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In re Williams

Decided: December 3, 1984.

IN THE MATTER OF SHIRELY WILLIAMS, SHERIFF'S OFFICER, CAMDEN COUNTY


On appeal from a Final Determination of the Civil Service Commission.

Dreier and Shebell. The opinion of the court was delivered by Dreier, J.A.D.

Dreier

Shirley Williams has appealed from so much of the final order of the Civil Service Commission dated December 29, 1983 as denied her back pay from March 17, 1983, when she had been dismissed as a Sheriff's Officer. The same order directed that she be retroactively rehired as a Correction Officer.*fn1 The Sheriff's Office and the Civil Service Commission admit that the discharge of appellant, rather than a reinstatement to her former Correction Officer status, had been in error. See N.J.A.C. 4:3-83.

The decision to deny back pay had been based upon a common-law principle that the State or its subdivisions may not pay for work not actually performed and Ms. Williams, therefore, was deemed relegated to an action against the State for her back pay pursuant to the Tort Claims Act. Taylor v. Dept. of Civil Service, 159 N.J. Super. 119, 122 (App.Div.1978). The Commission acknowledged its authority "to award back pay in termination matters arising from disciplinary proceedings or layoff actions where bad faith has been found" under the Taylor case. In the case before us, however, the Commission found that the termination resulted "from the lack of understanding of the requirements of the relevant laws and the relationship between them, as opposed to an intended disciplinary action or bad faith on the part of the appointing authority."

Under the common-law "no work-no pay" rule in New Jersey even a wrongful act of the public employer provided an insufficient foundation for the award of back pay. "It was doubtless the seeming unjustice of this rule that provoked legislative action." Tp. of Springfield v. Pedersen, 73 N.J. 1, 6 (1977). Statutory abridgements of the common-law rule, therefore, were enacted applying to "any municipal officer or employee" (N.J.S.A. 40A:9-172), "any member or officer of a paid or part-paid fire department or force" (N.J.S.A. 40A:14-23), and "any member or officer of a municipal police department or force" (N.J.S.A. 40A:14-151). The only statutory provision which might be applicable to the county employment of Ms. Williams is N.J.S.A. 11:15-6, ostensibly limited to disciplinary proceedings, and so determined in Taylor. The statute reads:

The commission shall, within fifteen days after the completion of the investigation, inquiry or hearing, and sooner if practicable, render a decision to be forthwith certified to the appointing authority who shall forthwith enforce the same.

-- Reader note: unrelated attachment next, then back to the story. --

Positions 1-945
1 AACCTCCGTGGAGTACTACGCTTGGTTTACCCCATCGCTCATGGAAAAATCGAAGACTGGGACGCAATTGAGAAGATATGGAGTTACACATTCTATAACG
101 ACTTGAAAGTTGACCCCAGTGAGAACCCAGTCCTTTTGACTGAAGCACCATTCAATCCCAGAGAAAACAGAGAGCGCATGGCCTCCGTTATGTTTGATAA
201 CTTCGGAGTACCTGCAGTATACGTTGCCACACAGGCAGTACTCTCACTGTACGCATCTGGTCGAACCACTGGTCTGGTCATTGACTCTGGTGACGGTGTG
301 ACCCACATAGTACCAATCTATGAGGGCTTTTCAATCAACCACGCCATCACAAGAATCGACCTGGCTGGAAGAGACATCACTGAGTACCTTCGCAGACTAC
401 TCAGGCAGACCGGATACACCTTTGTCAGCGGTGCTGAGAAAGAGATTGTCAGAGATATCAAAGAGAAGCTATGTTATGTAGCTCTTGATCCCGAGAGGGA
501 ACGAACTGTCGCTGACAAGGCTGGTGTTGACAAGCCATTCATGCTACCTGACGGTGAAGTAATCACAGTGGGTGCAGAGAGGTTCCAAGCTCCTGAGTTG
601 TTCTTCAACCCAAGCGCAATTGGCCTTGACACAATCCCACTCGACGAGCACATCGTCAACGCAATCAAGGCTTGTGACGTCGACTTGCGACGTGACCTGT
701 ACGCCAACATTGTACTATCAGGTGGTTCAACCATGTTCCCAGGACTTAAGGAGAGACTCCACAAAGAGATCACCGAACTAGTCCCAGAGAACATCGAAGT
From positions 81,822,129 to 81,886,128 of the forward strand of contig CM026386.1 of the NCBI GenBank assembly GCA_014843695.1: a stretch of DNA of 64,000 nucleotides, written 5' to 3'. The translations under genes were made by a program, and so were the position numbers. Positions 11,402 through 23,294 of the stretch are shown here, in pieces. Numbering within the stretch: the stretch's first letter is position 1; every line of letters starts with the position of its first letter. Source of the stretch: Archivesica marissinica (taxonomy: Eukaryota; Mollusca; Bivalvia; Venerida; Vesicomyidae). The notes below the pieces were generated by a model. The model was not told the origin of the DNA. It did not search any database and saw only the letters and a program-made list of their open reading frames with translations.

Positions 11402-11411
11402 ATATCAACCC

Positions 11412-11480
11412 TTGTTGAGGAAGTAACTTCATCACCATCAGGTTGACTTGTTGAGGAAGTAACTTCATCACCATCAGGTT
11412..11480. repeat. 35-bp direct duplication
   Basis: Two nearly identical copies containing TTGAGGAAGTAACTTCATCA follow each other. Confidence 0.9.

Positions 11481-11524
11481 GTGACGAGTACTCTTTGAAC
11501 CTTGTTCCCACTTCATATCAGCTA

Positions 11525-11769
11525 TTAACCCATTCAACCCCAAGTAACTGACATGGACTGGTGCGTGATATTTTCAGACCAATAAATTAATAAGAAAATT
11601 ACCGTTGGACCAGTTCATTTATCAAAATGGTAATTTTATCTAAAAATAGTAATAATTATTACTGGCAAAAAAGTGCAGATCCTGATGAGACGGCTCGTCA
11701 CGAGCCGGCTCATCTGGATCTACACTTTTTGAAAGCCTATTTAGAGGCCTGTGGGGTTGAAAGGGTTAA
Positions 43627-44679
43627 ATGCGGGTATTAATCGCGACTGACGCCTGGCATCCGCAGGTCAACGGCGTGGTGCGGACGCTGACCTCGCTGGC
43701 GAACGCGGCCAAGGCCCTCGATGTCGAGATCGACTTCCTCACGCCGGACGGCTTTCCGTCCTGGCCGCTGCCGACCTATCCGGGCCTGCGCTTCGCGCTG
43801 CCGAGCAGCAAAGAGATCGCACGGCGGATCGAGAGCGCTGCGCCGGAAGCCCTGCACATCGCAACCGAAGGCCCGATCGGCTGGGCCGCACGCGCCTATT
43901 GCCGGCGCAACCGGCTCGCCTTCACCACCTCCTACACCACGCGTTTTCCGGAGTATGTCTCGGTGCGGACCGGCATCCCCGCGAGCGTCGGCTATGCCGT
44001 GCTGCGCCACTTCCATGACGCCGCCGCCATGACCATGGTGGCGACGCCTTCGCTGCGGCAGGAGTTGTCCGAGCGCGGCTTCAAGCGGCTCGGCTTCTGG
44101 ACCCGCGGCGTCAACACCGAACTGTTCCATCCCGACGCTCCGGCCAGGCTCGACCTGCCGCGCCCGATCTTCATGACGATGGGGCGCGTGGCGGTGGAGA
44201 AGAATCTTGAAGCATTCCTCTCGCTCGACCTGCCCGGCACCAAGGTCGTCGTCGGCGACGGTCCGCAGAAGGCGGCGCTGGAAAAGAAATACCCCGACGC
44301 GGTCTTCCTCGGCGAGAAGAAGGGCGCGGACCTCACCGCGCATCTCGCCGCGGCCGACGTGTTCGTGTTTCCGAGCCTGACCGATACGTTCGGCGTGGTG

The decision shall state whether the removal of the employee is approved, or whether he is to be restored to his position without loss of pay, transferred to another position in the same class, fined, demoted, suspended without pay or with reduced pay, for a period not exceeding six months, or to be reprimanded or otherwise dealt with.

The commission may, when in its judgment the facts warrant it, modify or amend the penalty imposed by the appointing authority or substitute another penalty for that imposed, except that removal from the service shall not be substituted for a lesser penalty. [Emphasis Added].

In recent years, however, there have been dicta in New Jersey Supreme Court cases from which we may determine that N.J.S.A. 11:15-6 need not be limited to disciplinary matters. In Heath v. Bd. of Managers of the Jersey City Medical Center, 92 N.J. 1 (1983), the court reviewed a decision applying N.J.S.A. 11:15-6 to a non-disciplinary case. The plaintiff there lost her title as Director of Nursing after a merger of two hospitals. The plaintiff argued that her loss of title had been a "mode of disciplinary action," and the appellate division agreed that the loss of title was similar to a demotion after formal disciplinary charges and awarded back pay. The Supreme Court reversed on the basis that there had been no demotion and in dictum

discussed whether there was a need to cast the case in the mold of a "disciplinary" action to be afforded protection under N.J.S.A. 11:15-6. After discussing that section, as well as 11:15-1 authorizing suspensions with or without pay, the court noted:

To be sure, the nomenclature used in these enactments bears the stamp of a disciplinary proceeding. However, when read in the context of N.J.S.A. 11:2A-1, it is by no means clear that 11:15-6 is so restricted, as claimed ...


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